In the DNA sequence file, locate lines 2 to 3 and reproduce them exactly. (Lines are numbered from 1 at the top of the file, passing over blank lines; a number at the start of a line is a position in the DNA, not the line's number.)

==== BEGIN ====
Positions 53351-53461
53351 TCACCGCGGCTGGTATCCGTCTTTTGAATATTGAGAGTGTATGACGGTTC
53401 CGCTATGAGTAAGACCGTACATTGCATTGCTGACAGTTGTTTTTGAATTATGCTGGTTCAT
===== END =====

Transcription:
53351 TCACCGCGGCTGGTATCCGTCTTTTGAATATTGAGAGTGTATGACGGTTC
53401 CGCTATGAGTAAGACCGTACATTGCATTGCTGACAGTTGTTTTTGAATTATGCTGGTTCAT